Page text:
Water, Traffic, and Housing Costs are critical issues as a result of St. George’s rapid growth. The City Council plays an important role in guiding this growth. I will help the city conduct its business with efficiency and transparency.
My business career has allowed me to cultivate long-term, working relationships with many local and state leaders. I’ve also had the privilege of working with many of the small business owners in the city. I am a lifelong resident. My wife, Kamari and I have been blessed to raise our family in Southern Utah. We are excited to watch our children raise their families here as well.
Three years on the St. George City Planning Commission have given me a strong understanding of the major issues facing our community. My time in this position has also given me a front-row seat to witness the very real challenges our city is facing.
I have met with many residents who recognize and want to preserve our unique small-town feel while continuing to diversify our local economy for future generations. These goals are complex yet attainable by working together to build the community we want.
We will be adding additional information to this FAQ and links to “More Info” soon.
All US Citizens who have lived in the city for at least 30 days before the election, and have registered are eligible to vote. Registration can be completed and updated online at vote.utah.gov or you can submit your voter registration to the Washington County Clerk’s office. You have until 11 days before the election to submit your form. You can also register day of the election with two forms of valid identification. Those forms can be found at vote.utah.gov . You can vote by mail and will receive your mail in ballot 21 days before the election. You can also vote in person with a valid identification.
This is a good question that does not have an easy answer. In Washington County the Washington County Water Conservancy District, created in 1962, oversees the use of water within the county. This organization is tasked with managing, finding and developing existing and new water resources for use within the County. The District is primarily a wholesaler of water to many of the cities and towns within the county, whom in turn provide water to their respective residents for a monthly or annual fee.
In the past, these local municipalities have traditionally agreed that when they approved or “entitled” a development within their city or town, they were also, via their own water sources or through their agreements with the District, to provide water for those developments they have approved.
Due to the continued rapid residential and commercial growth throughout Southern Utah and the persistent, severe drought conditions over many years, new ordinances and procedures have recently been implemented by most of the stakeholders in the county to more fully understand exactly how much water is really available in Southern Utah. Many of the facts and figures related to available water in the area are still being heavily debated, but all parties can agree, water will be a major factor in the continued growth of Southern Utah for the foreseeable future.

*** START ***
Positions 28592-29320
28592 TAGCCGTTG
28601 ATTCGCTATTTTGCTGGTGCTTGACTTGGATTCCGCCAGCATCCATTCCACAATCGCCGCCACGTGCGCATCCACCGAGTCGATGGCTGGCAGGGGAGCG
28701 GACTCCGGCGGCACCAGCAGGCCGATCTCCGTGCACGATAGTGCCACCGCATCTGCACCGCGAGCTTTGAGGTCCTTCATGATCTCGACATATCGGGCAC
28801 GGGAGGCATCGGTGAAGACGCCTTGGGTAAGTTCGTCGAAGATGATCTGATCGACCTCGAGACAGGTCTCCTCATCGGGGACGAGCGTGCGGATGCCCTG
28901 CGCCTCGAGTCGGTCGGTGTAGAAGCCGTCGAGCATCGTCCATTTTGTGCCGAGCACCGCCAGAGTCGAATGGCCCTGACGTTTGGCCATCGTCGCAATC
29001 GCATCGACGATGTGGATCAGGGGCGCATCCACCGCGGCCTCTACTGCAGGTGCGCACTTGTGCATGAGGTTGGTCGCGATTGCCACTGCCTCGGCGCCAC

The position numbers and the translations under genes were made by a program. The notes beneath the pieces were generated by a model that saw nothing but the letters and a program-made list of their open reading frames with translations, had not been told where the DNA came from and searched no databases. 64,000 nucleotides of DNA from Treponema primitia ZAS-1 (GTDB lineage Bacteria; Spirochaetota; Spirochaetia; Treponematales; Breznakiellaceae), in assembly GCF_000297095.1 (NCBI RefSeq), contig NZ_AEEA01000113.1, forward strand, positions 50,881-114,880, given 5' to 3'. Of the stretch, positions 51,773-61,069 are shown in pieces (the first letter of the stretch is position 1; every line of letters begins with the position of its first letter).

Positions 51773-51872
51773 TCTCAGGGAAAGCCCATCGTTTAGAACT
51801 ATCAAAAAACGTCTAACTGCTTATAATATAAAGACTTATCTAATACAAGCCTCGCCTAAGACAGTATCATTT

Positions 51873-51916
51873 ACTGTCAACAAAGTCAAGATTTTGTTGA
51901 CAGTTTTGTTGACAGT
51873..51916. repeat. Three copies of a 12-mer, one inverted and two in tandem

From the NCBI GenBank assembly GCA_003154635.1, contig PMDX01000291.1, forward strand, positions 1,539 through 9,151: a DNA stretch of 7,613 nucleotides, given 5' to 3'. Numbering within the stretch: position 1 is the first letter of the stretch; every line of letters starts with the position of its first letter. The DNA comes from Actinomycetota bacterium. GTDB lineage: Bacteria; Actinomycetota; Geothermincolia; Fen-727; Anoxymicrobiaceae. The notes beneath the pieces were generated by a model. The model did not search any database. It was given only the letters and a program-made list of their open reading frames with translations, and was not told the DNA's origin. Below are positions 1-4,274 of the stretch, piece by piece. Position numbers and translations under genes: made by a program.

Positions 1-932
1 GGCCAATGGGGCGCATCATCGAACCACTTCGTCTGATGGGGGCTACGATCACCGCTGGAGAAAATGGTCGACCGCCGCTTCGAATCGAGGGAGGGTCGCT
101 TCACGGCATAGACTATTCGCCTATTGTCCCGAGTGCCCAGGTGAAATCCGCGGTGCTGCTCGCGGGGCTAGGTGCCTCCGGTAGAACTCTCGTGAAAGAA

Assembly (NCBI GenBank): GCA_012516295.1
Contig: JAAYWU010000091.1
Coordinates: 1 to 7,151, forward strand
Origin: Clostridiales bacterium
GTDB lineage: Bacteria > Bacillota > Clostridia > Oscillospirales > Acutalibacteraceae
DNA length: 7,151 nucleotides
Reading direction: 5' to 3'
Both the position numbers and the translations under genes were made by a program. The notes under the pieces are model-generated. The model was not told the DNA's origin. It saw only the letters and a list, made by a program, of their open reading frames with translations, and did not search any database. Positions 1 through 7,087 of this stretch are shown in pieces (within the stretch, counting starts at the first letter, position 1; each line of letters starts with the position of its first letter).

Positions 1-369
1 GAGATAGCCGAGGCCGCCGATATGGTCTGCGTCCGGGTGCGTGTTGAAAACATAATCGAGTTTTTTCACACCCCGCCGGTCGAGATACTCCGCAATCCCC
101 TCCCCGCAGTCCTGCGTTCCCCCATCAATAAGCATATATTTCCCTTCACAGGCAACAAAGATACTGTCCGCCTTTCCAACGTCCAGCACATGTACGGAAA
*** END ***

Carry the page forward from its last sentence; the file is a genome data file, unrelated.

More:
These Plans are created with information collected from municipal departments, demographic resources and citizen input. The Plan can then be used in prioritizing which community improvement projects to undertake such as storm water systems or the location of utility extensions and road improvements to accommodate future growth.
The Plan assists city policymakers in identifying what the residents in the community value. The Plan can then set goals to meet the needs of the community. The Plan gives decision makers a steady point of reference as they take action on the use of community resources and implement policies to preserve community character.
In the preamble to the U.S. Constitution, the founding fathers enumerated what they believed the role of government to be: to 1) establish justice; 2) ensure domestic tranquility; 3) provide for the common defense; and 4) promote the general welfare, and 5) secure the blessings of liberty.
Local governments, like St. George City, are a fundamental part of that vision of American government and its goal to decentralize power and decision-making from a federal or state government to a local level. Thus, cities are responsible for performing multiple roles, primarily dealing with their boundaries’ civil, economic, and social issues. This includes ensuring citizens have a police department and a justice system to establish justice and ensure domestic tranquility. While the federal government takes care of the “common defense,” cities provide for the general welfare of their citizens by ensuring they have a fire department and ambulance service. In the case of St. George, they ensure that utilities are available to their residents. Cities provide that roads, sidewalks, and other transportation options are open as needed. Cities have regulatory schemes for business operations and licensing that promote commerce and ensure a level playing field for all wishing to engage in business. Cities provide that public and private land uses are consistent with the community’s goals and that dangerous services are not located near schools. (see General Plans) Lastly, cities provide public gatherings and recreational opportunities which “promote the general welfare” of the community. To pay for these services, cities (of necessity) also set tax rates for property tax and establish other sales and uses taxes.
People living in St. George City are more aware of the problems they face than any higher level of government. Democratic decision-making becomes more effective when people are given the power to regulate their public affairs.
Water Conservancy District
St. George City
General Plan & Downtown Area Plan